This is higher than the 4% level favoured by many of their rivals.
ASB's chief economist Nick Tuffley follows many colleagues in forecasting two more 50 point rises this year but “pencils in” a 25 point rise next February.
This follows a 1.7% rise in GDP revealed by Stats NZ, which has sent economists fretting about an economy that is too strong for inflation to be easily contained.
“Second quarter GDP was stronger than our expectations, with signs that momentum in the second half of 2022 will be also stronger than we have been anticipating,” Tuffley said.
“This adds up to the risk that inflation pressures will be even more persistent.”
ASB had forecast far lower growth: 1.2%.
Westpac's prediction had been closer to the actual result: 1.6%.
But its acting chief economist Michael Gordon notes that it was close to the RBNZ's own forecast of 1.8%, and so “has no obvious implications for the interest rate outlook.
“But at the heart of the issue is an economy running above its non-inflationary capacity. Higher interest rates will work to close that gap over time”
Gordon retained his forecast of an ultimate peak of 4% for the OCR, which he said would strike the right balance.
“Doing too little means that inflation could become stubbornly persistent, doing too much could mean an unnecessary period of weak activity and high unemployment,”
Kiwibank's chief economist Jarrod Kerr is also sticking with a 4% peak for the OCR.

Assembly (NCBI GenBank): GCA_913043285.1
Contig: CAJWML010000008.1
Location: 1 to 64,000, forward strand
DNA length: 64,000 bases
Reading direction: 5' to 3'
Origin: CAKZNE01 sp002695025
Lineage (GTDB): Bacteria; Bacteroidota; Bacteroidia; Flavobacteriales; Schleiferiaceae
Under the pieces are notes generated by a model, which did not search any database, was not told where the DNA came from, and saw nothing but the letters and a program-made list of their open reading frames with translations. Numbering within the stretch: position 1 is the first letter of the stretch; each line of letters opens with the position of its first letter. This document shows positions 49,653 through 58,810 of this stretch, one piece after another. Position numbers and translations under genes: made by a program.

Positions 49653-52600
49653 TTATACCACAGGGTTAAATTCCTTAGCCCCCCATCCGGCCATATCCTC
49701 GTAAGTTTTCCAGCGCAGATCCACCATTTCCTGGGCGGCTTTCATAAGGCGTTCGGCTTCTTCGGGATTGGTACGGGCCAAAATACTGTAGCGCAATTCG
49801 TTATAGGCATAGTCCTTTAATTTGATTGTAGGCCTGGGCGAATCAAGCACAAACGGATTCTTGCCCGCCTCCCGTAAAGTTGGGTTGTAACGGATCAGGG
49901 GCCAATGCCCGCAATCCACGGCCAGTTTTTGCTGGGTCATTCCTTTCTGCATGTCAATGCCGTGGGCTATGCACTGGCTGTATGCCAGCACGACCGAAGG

Although his team had been predicting a lower rate of economic growth – 1.1%, the higher figure was still not enough to change the overall outlook for the RBNZ's determinations.
The problem was elsewhere.
“The concerning part of the report was household spending,” Kerr wrote.
“Overall household spending declined by 3.2%, driven by lower spending on goods such as used motor vehicles and audio-visual equipment.
"The outlook is awkward.”
Gordon also saw problems in important sections of the economy, even if the statistics drew an overall happy picture.
“Even with the strong result, it is important to note that there are some parts of the economy that were in decline,” he wrote.
“Retail sales were down, mining shrank by another 8%, non-food manufacturing excluding petroleum fell by 1.3% and construction saw a surprising 2.4% fall.”
Despite their differences regarding the OCR endpoint, the three economists are united on one thing.
They think the RBNZ will have to move hard on interest rates to fight inflation but will not enjoy doing so.
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